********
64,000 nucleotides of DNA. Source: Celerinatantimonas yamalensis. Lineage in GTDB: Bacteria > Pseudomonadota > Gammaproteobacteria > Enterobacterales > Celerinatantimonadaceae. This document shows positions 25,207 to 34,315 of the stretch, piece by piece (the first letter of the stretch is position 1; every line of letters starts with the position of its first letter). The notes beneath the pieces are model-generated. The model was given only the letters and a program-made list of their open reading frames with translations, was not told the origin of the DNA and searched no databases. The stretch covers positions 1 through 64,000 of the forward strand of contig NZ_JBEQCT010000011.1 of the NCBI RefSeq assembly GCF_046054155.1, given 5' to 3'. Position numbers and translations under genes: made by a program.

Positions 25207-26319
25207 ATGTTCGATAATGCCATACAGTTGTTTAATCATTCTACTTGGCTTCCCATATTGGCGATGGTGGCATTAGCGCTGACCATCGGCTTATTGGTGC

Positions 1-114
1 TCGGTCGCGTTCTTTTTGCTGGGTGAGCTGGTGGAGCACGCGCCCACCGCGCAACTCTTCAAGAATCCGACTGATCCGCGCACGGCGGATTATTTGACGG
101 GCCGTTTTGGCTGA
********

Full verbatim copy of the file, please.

64,000 nucleotides of DNA. Source: Celerinatantimonas yamalensis. Lineage in GTDB: Bacteria > Pseudomonadota > Gammaproteobacteria > Enterobacterales > Celerinatantimonadaceae. This document shows positions 25,207 to 34,315 of the stretch, piece by piece (the first letter of the stretch is position 1; every line of letters starts with the position of its first letter). The notes beneath the pieces are model-generated. The model was given only the letters and a program-made list of their open reading frames with translations, was not told the origin of the DNA and searched no databases. The stretch covers positions 1 through 64,000 of the forward strand of contig NZ_JBEQCT010000011.1 of the NCBI RefSeq assembly GCF_046054155.1, given 5' to 3'. Position numbers and translations under genes: made by a program.

Positions 25207-26319
25207 ATGTTCGATAATGCCATACAGTTGTTTAATCATTCTACTTGGCTTCCCATATTGGCGATGGTGGCATTAGCGCTGACCATCGGCTTATTGGTGC

Positions 1-114
1 TCGGTCGCGTTCTTTTTGCTGGGTGAGCTGGTGGAGCACGCGCCCACCGCGCAACTCTTCAAGAATCCGACTGATCCGCGCACGGCGGATTATTTGACGG
101 GCCGTTTTGGCTGA